The wife and I are very partial to our Sonos however I can't compare it to Airplay for sound quality since prior to the Sonos I only ever played iTunes on little bookshelf speakers connected to my laptop. I tried through my blu ray player but as with most DLNA players it wouldn't play ALAC. FWIW though I was able to try MOG through both DLNA and Sonos and didn't notice any difference in quality between them.

My suggestion would buy the Sonos Connect, test it at home, and return it if it doesn't seem worth the cost to you. You can control it through your PC but much better would be to get any cheap NAS like a WD MyBookLive to store your music on that and then control via the Sonos app for your smart phone or tablet. It's also a great multi-room solution if you want to expand and play your music all over the house since you can just add Sonos components that will sync wirelessly with each other as long as one of them remains hardwired to your router. That's a particularly cool feature to have for parties when we're constantly moving between the house, back yard, etc and it still impresses our luddite friends to see us just whip out our phones to change the music without having to get up out of our chairs.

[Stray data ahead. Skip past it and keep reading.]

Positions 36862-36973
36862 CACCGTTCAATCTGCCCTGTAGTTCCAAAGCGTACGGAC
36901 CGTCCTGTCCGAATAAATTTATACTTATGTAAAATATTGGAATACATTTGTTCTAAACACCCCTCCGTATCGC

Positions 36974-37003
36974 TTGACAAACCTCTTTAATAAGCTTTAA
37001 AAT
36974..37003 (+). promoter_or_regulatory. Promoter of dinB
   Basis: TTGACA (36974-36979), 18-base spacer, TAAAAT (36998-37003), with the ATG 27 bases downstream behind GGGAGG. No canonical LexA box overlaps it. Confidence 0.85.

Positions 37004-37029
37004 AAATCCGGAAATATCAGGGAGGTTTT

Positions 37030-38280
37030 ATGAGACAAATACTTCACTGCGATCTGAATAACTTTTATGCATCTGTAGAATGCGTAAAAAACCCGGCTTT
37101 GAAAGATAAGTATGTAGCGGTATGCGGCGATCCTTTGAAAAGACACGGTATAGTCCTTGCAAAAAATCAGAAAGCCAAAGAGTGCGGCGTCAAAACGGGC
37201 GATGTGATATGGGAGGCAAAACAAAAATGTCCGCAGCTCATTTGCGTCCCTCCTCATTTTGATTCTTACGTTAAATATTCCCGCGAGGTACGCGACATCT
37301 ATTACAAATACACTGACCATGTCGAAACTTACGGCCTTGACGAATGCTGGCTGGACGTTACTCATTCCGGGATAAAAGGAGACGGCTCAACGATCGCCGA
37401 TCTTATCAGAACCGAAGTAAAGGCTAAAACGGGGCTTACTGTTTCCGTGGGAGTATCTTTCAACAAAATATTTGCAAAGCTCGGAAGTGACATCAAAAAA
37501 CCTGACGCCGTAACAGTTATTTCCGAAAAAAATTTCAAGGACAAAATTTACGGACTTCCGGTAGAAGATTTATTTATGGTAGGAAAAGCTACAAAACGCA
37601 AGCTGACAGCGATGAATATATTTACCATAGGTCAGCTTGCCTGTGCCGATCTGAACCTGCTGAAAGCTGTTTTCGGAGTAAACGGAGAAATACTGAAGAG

I've upgraded just about every element of our AV setup over the past couple years including adding an HTPC and 5.1 surround speakers and for us nothing has been a better upgrade so far than the Sonos. So YMMV but if you listen to a lot of music I don't think you'd be disappointed.
post #6 of 18
Quote:
Originally Posted by ElJimador View Post

The wife and I are very partial to our Sonos however I can't compare it to Airplay for sound quality since prior to the Sonos I only ever played iTunes on little bookshelf speakers connected to my laptop. I tried through my blu ray player but as with most DLNA players it wouldn't play ALAC. FWIW though I was able to try MOG through both DLNA and Sonos and didn't notice any difference in quality between them.